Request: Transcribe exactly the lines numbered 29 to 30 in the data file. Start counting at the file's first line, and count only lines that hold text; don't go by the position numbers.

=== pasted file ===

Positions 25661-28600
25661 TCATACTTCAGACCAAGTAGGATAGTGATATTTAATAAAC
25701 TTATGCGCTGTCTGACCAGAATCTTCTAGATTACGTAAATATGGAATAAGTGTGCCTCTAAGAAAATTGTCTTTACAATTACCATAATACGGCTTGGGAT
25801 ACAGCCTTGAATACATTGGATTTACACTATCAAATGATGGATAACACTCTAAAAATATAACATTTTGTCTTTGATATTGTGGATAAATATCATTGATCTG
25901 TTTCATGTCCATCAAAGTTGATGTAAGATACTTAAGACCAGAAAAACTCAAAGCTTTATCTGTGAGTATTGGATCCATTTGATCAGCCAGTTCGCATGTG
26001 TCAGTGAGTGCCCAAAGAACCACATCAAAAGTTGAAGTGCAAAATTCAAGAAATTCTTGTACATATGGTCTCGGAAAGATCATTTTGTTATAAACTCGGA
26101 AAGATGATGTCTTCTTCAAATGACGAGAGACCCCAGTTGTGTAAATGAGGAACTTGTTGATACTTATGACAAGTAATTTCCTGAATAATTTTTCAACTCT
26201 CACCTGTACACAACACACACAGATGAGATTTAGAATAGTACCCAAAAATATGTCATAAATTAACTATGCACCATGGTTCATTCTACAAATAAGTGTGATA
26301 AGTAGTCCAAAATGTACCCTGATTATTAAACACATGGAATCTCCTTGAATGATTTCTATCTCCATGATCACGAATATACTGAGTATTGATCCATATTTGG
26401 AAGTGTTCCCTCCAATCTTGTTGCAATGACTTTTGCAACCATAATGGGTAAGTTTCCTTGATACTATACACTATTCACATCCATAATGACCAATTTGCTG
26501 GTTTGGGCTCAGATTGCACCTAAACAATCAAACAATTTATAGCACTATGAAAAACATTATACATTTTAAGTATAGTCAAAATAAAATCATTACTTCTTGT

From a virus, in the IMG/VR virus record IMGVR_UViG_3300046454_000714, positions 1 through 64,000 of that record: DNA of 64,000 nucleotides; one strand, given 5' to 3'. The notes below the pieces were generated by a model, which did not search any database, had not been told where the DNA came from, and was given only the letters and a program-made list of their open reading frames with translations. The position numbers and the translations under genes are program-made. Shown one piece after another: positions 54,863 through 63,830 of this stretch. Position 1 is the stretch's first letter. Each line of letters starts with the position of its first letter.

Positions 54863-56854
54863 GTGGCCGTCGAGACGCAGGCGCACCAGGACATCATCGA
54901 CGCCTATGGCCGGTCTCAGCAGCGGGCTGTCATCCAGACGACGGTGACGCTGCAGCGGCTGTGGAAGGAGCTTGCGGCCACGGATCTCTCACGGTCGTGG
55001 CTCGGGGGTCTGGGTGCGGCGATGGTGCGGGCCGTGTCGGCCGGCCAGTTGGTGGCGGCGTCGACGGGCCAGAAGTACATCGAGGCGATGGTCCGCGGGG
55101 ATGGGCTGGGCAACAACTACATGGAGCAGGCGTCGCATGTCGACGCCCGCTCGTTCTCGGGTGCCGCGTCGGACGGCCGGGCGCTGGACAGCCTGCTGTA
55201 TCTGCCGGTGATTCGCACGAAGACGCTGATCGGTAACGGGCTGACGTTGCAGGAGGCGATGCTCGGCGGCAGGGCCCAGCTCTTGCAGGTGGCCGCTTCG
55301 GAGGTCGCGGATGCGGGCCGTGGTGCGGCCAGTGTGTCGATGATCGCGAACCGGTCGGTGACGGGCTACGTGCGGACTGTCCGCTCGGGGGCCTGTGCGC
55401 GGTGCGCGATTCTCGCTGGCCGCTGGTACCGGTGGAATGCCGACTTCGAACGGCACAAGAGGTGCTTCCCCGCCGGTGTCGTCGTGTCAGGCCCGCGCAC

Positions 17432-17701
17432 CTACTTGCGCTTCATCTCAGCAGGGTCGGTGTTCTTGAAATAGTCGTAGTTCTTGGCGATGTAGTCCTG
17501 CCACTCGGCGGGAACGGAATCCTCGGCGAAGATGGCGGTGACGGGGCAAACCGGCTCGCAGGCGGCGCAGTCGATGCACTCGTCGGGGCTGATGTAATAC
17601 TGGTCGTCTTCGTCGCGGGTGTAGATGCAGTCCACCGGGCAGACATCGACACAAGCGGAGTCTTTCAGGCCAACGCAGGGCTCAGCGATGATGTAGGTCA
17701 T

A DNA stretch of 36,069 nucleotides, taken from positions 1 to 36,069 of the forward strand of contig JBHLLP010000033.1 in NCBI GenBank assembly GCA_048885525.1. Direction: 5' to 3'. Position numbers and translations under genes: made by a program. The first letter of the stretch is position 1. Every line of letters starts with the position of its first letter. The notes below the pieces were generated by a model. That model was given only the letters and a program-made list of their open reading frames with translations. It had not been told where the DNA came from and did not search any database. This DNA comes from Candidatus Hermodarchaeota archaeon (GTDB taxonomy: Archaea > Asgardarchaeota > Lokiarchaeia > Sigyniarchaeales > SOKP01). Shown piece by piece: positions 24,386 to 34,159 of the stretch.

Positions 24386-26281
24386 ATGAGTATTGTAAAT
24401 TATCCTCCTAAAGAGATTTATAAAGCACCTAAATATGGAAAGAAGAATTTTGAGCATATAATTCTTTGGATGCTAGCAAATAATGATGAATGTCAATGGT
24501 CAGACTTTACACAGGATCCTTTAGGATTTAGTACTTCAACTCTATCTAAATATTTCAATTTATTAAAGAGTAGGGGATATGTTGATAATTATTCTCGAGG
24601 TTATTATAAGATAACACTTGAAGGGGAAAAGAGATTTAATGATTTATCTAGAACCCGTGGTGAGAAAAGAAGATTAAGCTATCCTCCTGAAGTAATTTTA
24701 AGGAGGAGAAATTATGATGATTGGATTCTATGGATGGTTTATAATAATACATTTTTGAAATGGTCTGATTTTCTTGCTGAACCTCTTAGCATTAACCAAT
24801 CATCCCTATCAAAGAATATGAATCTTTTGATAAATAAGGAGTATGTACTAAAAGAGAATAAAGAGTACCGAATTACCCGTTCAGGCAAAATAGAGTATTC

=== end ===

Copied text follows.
24401 TATCCTCCTAAAGAGATTTATAAAGCACCTAAATATGGAAAGAAGAATTTTGAGCATATAATTCTTTGGATGCTAGCAAATAATGATGAATGTCAATGGT
24501 CAGACTTTACACAGGATCCTTTAGGATTTAGTACTTCAACTCTATCTAAATATTTCAATTTATTAAAGAGTAGGGGATATGTTGATAATTATTCTCGAGG